The extreme left of the curve.
  • The thinning of the curve mentioned above continues to the left, to the extent that the last of the results shrink to only a single pixel.

  • The shortest recorded Signature has a Syllable length of 364. This is most certainly not the shortest possible signature. It is mentioned elsewhere in this article that, for numbers having a given number of digits (90 in this case), there will always be at least one example of a signature length of just one syllable. The likelihood of encountering such a number in a run of the Rule of 8 program on 90 digit numbers is as good as zero. It is the same as the likelihood of selecting one particular atom out of 1090 atoms or, to put it another way, one particular atom out of all the atoms in 10 billion copies of the observable universe. I venture to suggest that this is not very likely.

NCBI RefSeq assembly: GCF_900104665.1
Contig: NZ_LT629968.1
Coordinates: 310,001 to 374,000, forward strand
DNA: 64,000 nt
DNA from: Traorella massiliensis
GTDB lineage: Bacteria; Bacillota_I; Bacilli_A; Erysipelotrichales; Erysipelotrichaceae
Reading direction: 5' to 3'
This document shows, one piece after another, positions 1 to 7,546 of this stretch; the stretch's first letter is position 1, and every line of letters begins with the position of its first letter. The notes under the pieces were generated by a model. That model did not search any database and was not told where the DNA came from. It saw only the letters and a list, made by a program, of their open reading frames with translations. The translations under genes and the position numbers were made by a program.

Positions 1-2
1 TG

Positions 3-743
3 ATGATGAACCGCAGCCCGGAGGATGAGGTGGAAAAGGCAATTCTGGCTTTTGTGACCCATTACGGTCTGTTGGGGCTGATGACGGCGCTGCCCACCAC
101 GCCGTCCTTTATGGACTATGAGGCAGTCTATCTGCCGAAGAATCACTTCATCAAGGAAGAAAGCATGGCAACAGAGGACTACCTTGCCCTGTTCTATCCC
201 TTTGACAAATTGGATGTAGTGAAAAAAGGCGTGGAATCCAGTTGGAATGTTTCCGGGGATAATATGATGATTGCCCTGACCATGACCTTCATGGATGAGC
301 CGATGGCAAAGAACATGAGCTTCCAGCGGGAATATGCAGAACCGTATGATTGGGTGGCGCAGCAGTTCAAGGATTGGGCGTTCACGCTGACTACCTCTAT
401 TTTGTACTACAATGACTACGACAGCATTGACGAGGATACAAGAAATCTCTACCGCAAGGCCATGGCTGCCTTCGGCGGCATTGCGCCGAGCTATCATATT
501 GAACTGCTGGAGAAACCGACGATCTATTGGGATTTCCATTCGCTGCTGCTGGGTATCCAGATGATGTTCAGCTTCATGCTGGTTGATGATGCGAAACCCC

• The stretched signatures are drawn using red, and clearly show the continued reduction in frequency.

  • The Y axis of the histogram is calibrated in terms of frequency. The most frequently encountered signature length was 719, and was encountered 5598 times.

The extreme right of the curve.
  • The thinning of the curve also continues to the right, with the last Signature having a Syllable length of 1295. This is very likely not the longest signature possible for numbers having 90 digits. Finding longer signatures than this is not such a simple matter as finding the shortest possible signature. More research is required to settle this question.